In the spring of that year, the family also traveled across Turkey to visit the town of Merzifon, where Melkonian’s maternal grandparents were from. Merzifon’s population at the time was 23,475 but was almost completely devoid of its once 17,000-strong Armenian population that was wiped out during the Armenian Genocide in 1915. They did find one Armenian family of the three that was living in the town, however, Melkonian soon learned that the only reason this was so, was because the head of the family in 1915 had exchanged the safety of his family in return for identifying all the Armenians in the town to Turkish authorities during the genocide. Monte would later confide to his wife that “he was never the same after that visit….He saw the place that had been lost.”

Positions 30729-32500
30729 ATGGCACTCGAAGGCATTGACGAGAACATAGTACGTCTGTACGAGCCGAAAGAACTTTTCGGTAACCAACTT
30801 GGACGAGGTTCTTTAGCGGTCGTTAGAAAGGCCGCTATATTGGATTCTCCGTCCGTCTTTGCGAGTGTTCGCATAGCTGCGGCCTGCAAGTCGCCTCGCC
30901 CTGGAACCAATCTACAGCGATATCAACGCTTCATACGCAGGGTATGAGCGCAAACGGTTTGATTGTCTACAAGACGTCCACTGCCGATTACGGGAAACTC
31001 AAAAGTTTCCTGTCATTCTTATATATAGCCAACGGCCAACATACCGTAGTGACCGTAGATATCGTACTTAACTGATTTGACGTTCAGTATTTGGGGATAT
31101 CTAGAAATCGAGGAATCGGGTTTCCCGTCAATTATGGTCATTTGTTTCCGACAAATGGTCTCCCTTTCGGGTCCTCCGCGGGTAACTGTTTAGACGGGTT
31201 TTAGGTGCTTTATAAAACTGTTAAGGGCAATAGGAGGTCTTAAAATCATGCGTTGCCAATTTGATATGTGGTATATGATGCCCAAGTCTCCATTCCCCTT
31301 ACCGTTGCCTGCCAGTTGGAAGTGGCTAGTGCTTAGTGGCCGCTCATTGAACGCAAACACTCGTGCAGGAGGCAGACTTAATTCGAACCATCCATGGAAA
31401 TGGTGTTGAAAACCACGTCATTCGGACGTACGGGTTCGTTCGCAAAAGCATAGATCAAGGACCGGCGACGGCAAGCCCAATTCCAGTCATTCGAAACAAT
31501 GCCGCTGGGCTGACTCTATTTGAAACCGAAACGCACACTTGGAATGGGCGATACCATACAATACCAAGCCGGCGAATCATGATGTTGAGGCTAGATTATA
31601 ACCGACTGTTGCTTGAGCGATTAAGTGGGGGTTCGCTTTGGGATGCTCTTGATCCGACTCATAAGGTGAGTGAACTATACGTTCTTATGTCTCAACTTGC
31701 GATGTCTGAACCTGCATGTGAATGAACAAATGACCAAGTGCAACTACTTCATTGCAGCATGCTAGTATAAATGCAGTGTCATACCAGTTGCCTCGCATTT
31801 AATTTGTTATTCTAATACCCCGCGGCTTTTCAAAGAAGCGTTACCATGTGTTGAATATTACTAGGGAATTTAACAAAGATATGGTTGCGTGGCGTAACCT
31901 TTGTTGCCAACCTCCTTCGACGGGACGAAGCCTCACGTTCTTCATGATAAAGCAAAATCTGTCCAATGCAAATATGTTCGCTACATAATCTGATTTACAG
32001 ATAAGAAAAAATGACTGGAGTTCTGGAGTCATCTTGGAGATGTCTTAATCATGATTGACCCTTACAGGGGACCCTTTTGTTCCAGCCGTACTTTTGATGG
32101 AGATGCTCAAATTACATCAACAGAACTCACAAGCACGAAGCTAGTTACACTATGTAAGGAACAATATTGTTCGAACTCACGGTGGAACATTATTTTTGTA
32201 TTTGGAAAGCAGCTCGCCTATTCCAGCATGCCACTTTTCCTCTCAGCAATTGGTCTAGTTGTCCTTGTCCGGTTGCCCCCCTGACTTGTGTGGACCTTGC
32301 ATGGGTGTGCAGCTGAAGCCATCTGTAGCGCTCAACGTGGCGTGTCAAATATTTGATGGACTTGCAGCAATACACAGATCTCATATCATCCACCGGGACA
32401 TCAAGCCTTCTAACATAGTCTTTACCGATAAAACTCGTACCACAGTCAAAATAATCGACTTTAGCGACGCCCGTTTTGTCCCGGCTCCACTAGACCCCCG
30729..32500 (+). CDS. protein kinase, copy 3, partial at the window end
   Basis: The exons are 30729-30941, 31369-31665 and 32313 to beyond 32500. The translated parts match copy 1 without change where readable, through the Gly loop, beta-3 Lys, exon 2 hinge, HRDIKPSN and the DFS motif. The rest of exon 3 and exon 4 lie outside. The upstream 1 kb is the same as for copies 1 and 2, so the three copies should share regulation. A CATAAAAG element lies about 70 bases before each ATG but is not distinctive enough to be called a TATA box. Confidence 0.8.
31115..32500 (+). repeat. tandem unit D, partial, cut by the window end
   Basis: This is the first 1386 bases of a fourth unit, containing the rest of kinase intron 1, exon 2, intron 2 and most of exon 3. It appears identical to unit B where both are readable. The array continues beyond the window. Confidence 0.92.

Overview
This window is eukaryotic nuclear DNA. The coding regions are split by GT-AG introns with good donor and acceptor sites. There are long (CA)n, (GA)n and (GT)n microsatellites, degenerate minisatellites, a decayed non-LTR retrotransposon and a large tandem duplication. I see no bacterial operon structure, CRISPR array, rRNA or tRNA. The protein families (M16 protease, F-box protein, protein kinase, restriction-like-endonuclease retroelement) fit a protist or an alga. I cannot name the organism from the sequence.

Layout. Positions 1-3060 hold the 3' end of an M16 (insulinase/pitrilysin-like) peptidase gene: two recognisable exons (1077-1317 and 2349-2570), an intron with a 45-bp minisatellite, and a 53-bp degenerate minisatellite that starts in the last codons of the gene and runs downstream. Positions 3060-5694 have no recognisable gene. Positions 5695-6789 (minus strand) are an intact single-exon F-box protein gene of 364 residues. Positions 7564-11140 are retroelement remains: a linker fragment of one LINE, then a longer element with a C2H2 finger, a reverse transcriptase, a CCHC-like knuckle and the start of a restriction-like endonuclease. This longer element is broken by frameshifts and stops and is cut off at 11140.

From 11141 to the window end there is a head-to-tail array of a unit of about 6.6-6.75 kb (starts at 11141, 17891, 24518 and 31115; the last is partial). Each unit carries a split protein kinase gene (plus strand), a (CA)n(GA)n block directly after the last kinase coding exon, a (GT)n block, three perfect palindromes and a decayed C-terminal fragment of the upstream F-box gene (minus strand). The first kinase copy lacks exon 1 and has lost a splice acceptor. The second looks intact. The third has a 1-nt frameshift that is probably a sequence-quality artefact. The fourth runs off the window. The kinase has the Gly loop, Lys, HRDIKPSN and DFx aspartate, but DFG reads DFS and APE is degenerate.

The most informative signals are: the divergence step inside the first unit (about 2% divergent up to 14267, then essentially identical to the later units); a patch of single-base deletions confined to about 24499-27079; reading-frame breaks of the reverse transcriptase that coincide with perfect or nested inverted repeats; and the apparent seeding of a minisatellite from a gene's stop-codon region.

Upon his return to California Monte returned to his education. In high school, he was exceeding all standards and having a hard time finding new academic challenges. Instead of graduating high school early, as was suggested by his principal, Monte found an alternative thanks to his father: a study abroad program in East Asia. At the age of 15 Monte traveled to Japan for a new chapter in his young life. While there he began making money teaching English which helped finance his travels through several Southeast Asian countries. This introduced him to several new cultures, new philosophies, new languages, and in several cases, like his travels through Vietnam, new skills that would become immensely valuable in his later life as a soldier. Returning to the United States, he graduated from high school and entered the University of California, Berkeley, majoring in ancient Asian history and Archeology. In 1978 he helped to organize an exhibition of Armenian cultural artifacts at one of the university’s libraries. The section of the exhibit dealing with the 1915-23 genocide was removed by university authorities, at the request of the Turkish consul general in San Francisco. The display that was removed was eventually reinstalled following a campus protest movement. Monte eventually completed his undergrad work in under three years. Upon graduating, he was accepted into the archeology graduate program at the University of Oxford. However, Monte chose to forgo this opportunity, and instead chose to begin his lifelong struggle for the Armenian Cause.